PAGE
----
We came to Tigre to sail the river and see the local delta, hoping for a nice weather. Lots of people told us that it’s worth to come here and praised the charms of the town. However, once we arrived, we started to wonder what they meant.

Morning sun rays fell into our room through huge windows. Yes, we don’t have it in Buenos, where we sometimes feel like we are in a darkroom. We woke up a little after 7 a.m. Amelia smiled broadly and I knew that in a while she’d want to eat. When we went out around 10, it turned out that it was not too warm, probably around 17 degrees, but it was sunny. After heavy rains on the previous day, it was a very important piece of information. We had one mission: to check companies that offer catamaran rides here. After a small reconnaissance, we decided on one that offers a two-hour cruise. Other cruises were shorter, maximum one-hour long, and we thought that we’d feel unsatisfied with such short ride. We wanted to have time to take photos and videos, and to soak up the views of the delta. So we bought tickets for 300 pesos (approx. 60 PLN) and we still had two hours to walk around the city and, of course, eat something. This time we chose the local meat. Amelia also got her share (not meat) and it was time to start the cruise.

We boarded the ship. There were maybe half of the maximum number of passengers. The cruise started, and a voice of a lady who described in Spanish what we saw on both sides immediately turned on. At the beginning everything looked so… neat. Rich cottages by the river, with quaint bridges. There are also piers with marked stations with ship (the so-called water taxis) traffic. At first we thought these were tourist boats, but it turned out that they’re an equivalent of our city buses :)

As we sailed, we passed many private boats, but also transport vessels, or even supply ships. We had the impression that the sea route works here better than land traffic.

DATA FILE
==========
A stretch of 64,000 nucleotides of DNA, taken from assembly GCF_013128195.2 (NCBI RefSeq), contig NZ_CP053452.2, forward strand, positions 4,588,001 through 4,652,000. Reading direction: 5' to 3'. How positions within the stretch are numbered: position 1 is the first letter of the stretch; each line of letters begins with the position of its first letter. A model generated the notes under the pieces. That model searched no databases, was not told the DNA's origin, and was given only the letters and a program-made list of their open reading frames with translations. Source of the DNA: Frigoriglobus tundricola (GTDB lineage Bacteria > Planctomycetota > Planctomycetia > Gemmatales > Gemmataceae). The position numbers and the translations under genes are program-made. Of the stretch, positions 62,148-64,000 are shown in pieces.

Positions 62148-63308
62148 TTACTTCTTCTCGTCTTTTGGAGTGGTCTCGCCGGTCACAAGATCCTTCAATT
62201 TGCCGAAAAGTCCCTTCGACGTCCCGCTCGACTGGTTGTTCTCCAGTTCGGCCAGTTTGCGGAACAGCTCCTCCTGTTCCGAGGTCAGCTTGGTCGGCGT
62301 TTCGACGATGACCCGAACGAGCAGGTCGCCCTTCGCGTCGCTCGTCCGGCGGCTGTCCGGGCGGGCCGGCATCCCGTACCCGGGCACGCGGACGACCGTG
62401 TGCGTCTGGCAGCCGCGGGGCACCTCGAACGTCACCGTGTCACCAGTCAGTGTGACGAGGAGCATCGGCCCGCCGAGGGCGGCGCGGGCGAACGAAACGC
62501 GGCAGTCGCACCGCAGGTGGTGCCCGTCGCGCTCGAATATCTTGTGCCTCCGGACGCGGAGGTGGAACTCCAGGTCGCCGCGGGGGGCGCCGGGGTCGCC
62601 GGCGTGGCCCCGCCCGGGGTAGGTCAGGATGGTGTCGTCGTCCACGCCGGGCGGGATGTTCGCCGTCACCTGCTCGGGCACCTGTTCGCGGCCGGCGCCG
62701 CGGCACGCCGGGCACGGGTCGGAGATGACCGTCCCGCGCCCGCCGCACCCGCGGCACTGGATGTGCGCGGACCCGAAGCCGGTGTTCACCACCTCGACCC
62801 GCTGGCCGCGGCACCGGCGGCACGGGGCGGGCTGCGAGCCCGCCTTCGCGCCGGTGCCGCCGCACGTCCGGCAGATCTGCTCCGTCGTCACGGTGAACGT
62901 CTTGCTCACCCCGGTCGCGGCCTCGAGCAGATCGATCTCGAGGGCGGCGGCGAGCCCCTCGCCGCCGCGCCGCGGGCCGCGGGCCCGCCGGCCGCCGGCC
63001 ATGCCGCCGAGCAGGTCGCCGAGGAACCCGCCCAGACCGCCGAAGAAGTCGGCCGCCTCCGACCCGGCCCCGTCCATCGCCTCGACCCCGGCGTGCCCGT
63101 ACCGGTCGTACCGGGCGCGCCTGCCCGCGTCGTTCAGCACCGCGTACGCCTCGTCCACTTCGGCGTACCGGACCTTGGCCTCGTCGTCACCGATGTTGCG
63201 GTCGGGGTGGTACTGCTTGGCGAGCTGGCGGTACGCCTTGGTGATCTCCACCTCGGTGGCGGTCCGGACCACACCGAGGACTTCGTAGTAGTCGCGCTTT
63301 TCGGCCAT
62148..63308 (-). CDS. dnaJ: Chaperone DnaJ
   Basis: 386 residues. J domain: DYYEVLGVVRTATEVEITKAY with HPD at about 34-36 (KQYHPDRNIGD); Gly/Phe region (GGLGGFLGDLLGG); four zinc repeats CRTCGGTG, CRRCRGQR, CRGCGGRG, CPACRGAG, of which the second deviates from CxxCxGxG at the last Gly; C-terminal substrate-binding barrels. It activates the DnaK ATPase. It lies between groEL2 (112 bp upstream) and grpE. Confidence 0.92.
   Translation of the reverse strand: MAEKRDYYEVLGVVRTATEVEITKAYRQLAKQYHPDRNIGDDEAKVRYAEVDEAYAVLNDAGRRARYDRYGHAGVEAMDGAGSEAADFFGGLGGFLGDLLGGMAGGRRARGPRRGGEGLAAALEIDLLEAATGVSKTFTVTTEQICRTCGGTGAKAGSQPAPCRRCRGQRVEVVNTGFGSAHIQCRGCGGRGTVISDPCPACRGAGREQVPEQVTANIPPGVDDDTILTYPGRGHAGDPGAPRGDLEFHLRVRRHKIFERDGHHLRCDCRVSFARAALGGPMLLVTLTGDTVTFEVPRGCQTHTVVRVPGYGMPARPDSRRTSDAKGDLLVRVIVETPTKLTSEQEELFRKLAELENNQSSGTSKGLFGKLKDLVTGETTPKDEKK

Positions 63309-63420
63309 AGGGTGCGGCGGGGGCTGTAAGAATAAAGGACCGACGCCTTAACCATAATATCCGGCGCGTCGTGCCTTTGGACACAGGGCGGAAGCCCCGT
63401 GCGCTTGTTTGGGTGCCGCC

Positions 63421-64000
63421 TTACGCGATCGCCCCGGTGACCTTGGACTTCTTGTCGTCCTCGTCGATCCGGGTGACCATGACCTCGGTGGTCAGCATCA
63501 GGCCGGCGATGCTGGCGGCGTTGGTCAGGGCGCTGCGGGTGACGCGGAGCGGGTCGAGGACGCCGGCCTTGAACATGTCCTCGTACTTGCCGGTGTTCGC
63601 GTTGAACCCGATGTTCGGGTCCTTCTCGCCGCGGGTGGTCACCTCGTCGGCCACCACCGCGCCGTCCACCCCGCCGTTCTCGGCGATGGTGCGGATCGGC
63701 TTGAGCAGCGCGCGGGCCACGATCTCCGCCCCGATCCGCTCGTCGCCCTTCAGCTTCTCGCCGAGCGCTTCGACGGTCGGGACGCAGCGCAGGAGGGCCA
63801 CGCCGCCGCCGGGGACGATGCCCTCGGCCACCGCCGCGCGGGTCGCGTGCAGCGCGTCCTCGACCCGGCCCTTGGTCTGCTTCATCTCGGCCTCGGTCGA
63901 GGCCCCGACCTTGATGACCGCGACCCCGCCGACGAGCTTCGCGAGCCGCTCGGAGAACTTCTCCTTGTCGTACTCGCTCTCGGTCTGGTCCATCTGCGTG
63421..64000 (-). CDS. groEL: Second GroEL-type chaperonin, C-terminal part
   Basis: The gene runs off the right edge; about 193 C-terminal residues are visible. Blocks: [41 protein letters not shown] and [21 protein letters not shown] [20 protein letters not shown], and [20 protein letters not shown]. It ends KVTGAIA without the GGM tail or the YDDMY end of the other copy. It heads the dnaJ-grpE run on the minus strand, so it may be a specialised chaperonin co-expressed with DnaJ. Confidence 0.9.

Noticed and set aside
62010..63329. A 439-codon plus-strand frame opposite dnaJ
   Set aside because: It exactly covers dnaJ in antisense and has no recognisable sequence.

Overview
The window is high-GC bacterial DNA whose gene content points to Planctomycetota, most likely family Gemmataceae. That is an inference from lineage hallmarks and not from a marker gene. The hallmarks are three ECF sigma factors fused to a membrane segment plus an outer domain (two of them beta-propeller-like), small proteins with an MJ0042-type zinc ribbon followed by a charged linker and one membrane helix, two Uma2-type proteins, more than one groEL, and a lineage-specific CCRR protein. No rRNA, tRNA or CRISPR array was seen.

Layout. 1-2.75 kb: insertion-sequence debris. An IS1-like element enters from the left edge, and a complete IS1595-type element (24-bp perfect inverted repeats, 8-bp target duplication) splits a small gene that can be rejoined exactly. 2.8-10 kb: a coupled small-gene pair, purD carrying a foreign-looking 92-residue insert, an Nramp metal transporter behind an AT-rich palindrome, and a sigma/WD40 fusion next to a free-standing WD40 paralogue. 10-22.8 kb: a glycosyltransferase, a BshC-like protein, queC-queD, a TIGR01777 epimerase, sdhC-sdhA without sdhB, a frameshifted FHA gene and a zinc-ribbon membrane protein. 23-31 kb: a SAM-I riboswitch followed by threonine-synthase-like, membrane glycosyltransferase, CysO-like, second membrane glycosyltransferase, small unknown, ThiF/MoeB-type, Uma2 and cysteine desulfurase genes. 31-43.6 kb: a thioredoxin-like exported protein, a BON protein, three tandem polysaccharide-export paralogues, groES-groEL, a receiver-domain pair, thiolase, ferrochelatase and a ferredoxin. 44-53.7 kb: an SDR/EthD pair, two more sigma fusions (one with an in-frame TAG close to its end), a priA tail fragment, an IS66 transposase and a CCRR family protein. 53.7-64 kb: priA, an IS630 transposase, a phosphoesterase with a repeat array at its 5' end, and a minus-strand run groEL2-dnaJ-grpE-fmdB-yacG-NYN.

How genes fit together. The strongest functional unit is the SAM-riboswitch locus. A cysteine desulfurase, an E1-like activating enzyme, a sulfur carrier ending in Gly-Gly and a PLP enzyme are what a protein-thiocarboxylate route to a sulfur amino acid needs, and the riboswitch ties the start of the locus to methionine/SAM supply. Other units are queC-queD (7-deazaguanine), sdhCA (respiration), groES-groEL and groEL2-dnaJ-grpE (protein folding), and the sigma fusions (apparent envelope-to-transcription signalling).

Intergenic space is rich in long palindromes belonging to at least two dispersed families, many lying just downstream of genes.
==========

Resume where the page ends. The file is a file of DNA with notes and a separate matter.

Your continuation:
In the middle of the road we began to pass through the canals and admire a wilder, uninhabited area. These views are what the hoped for the most. They are not as stunning as everyone told us, but it’s nice here. In the distance, a view of Buenos Aires emerged. One of the cruise options (obviously a more expensive one) leads from Puerto Madero to Tigre, and these are the tall buildings which can be seen in one of the photos. Before we approached them, the catamaran turned, and we sailed through an artificial canal. The wrecks (there’s actually a whole bunch of them) impressed us a lot. They rust in peace, and they’re also meeting places for local residents. On many of them we saw groups of people sunbathing and talking with each other. Probably the costs of bringing them out are much higher than this slow death, that’s why it looks this way.

After two hours we came back, but the desire to rent a smaller boat, only for us, had passed.

Tigre and the Delta Tigre and the Delta Tigre and the Delta Tigre and the Delta Tigre and the Delta
Tigre and the Delta

Transport ship

Tigre and the Delta Tigre and the Delta Tigre and the Delta Tigre and the Delta Tigre and the Delta Tigre and the Delta Tigre and the Delta Tigre and the Delta Tigre and the Delta Tigre and the Delta Tigre and the Delta Tigre and the Delta Tigre and the Delta Tigre and the Delta Tigre and the Delta Tigre and the Delta Tigre and the Delta Tigre and the Delta Tigre and the Delta Tigre and the Delta Tigre and the Delta Tigre and the Delta Tigre and the Delta Tigre and the Delta Tigre and the Delta Tigre and the Delta Tigre and the Delta Tigre and the Delta Tigre and the Delta Tigre and the Delta Tigre and the Delta Tigre and the Delta

 

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